Armengaud, Jacques Eugène; Leblanc, César Nicolas   [Hrsg.]; Armengaud, Jacques Eugène   [Hrsg.]; Armengaud, Charles   [Hrsg.]
The engineer and machinist's drawing-book: a complete course of instruction for the practical engineer: comprising linear drawing - projections - eccentric curves - the various forms of gearing - reciprocating machinery - sketching and drawing from the machine - projection of shadows - tinting and colouring - and perspective. Illustrated by numerous engravings on wood and steel. Including select details, and complete machines. Forming a progressive series of lessons in drawing, and examples of approved construction — Glasgow, 1855

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pose, the triangle of 60° is preferable to that of 45°, as it
is longer and lighter.

When the parallels and perpendiculars do not coincide
in direction with the edges of the board, the square may
be adjusted with its bevel stock to the obliquity required,
and the lines may be drawn as before. This is probably
the best plan when the oblique lines are numerous or
extensive. In most cases, however, oblique lines are only
occasional, and when their position is given they may be
drawn with a straight-edge. When the oblique parallels
and perpendiculars are short, as in oblique framing, short
rods, or bars, bolt-heads, and the like, the combined use of
the straight-edge and triangle is expedient. Thus, to draw
a perpendicular to the oblique line A B (Fig. 118), at the
point C, set the straight-
edge and set-square in
conjunction, to bring
the long edge of the
square to coincide with
the given line at a b;
then shift the square
into the position show-
ing in dotting, while the straight-edge is held fast,
and draw the perpendicular. When a number of short
parallels are to be drawn to an oblique line A B (Fig. 119),
through given points C, D, E, set the triangle and
straight-edge as before, with the side a b coincident with

the given line; then slide the triangle into the positions
shown in dotting, to set the edge upon the given points,
and draw the parallels as required. The straight-edge, in
these cases, is oblique to the given line, and may in some
cases be inconveniently placed, requiring re-adjustment,
when a number of lines are to be drawn. It is thus some-
times convenient to employ a supplementary triangle ; in
the second case, for example, the triangle might be set to
the given line, slid down to the position E, and fixed

there ; and a second triangle placed on its edge E, which
would form a sliding surface parallel to the given line,

from which perpendiculars might be drawn. Or, the tri-
angle a b c (Fig. 120) may be placed with its edge a c to
coincide with the given line, and the straight-edge applied
to the side b c; sliding the triangle into the position a' b' c,
the edge a'd now forms a base-line parallel to the given
line from which perpendiculars may be drawn with a
second triangle d.

Parallel rulers are also frequently used for drawing
oblique lines. We have no great opinion of them, except
for sketching jobs, as they are at best inconvenient for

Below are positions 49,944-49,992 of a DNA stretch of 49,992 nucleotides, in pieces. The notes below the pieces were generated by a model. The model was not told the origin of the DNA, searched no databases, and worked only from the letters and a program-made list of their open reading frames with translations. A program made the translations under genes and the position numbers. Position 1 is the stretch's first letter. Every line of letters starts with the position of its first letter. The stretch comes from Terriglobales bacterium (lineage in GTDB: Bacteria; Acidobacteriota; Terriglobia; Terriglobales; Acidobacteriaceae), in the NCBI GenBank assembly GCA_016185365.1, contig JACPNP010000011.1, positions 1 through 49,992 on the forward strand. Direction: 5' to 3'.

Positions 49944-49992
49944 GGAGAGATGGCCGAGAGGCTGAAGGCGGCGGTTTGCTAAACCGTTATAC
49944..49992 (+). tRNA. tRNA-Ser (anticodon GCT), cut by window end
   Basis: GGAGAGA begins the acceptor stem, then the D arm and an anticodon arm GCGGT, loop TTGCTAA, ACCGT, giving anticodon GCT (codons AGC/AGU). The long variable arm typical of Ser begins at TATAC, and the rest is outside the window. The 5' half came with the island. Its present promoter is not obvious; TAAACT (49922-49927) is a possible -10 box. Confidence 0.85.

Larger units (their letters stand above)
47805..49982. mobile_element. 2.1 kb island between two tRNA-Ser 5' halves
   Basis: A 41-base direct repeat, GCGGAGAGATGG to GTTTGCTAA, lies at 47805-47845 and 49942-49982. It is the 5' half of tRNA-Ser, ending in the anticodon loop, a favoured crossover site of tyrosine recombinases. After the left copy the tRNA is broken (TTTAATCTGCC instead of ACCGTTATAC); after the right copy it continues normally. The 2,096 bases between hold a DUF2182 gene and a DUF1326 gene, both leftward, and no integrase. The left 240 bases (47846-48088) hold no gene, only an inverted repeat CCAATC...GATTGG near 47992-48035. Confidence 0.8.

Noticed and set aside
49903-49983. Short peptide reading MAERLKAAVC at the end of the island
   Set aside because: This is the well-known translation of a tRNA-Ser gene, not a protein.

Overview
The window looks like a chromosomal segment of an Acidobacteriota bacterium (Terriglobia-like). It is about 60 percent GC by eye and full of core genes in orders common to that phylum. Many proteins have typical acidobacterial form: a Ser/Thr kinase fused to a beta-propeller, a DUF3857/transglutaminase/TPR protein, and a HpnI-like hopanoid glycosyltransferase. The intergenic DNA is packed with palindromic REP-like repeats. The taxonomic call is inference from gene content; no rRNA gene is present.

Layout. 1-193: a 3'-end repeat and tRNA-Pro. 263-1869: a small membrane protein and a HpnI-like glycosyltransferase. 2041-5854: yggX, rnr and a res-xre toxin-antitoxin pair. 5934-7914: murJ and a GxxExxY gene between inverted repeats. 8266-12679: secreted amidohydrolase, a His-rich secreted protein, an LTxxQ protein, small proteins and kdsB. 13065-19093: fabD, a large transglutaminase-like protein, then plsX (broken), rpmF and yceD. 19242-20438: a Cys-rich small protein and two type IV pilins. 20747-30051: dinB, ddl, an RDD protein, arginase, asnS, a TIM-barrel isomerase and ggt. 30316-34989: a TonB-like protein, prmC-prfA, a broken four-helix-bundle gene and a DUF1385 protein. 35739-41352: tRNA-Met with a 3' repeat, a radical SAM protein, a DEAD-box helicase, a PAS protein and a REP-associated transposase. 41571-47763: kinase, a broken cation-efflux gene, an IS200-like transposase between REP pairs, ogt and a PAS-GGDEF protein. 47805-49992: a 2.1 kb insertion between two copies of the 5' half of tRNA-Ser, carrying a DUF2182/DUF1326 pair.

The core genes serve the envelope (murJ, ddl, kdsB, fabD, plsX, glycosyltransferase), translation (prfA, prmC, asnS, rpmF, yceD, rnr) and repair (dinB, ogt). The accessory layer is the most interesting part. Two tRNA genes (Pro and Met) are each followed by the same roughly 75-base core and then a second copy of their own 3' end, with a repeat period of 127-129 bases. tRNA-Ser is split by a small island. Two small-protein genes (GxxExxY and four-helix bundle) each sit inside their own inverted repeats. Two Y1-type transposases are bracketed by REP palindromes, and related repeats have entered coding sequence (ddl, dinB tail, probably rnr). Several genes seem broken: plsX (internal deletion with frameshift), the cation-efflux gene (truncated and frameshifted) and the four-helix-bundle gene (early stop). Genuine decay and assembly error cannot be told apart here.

working, and liable to derangement at the joints.

It remains to consider the utility of the sector in draw-
ing oblique parallel lines. This instrument should be stiff
enough at the joint not to yield too readily; and by set-
ting it to the obliquity required, it may be slid along the
square-blade, and may thus command the entire range of
the board. By sliding the triangle upon the sector, oblique
perpendiculars may also be drawn, as in (Fig. 118).

Frequently, short oblique lines, perpendicular to each
other, require to be drawn at the same place; this may
occasionally be done in one setting of the sector or straight-
edge, by placing the slant side of the triangle next it, and

exposing the right angle.
Thus, in drawing a
square nut n (Fig. 121), it
is plain from the figure,
that by presenting the
two edges of the tri-
angle successively, all
the sides of the nut may be drawn.

Square figures may be quickly described with the use
of the board. If they are to be described on a given
centre, C (Fig. 122), describe a circle with the radius C D
equal to half the side of the square, draw parallels A B,
E F, with the square, touching the top and bottom of the
circle, which may be very correctly drawn as tangents by
the eye, and with the set-square draw the upright tan-
gents, in the manner shown in dotting, to complete the

(.Fig. 122.) (Fig. 123.)

If the square is to be drawn upon a given line A B
(Fig. 123), draw the diagonal lines A F, BE, from the ends
of the line, by means of the set-square of 45°, as exempli-
fied in the figure, and draw perpendiculars from the same
points, cutting the diagonals at E, F ; join E F to com-
plete the figure.

To draw an octagon, apply the set-square of 45° to the
corners, after completing a square figure, and draw tan-
gents to the inscribed circle, as, for example, the line h k,
(Fig. 114).

To draw an equilateral triangle upon a given line A B
(Fig. 124), it is only necessary to apply the slant edge of the
set-square of 60°, to each end of the base, with the short
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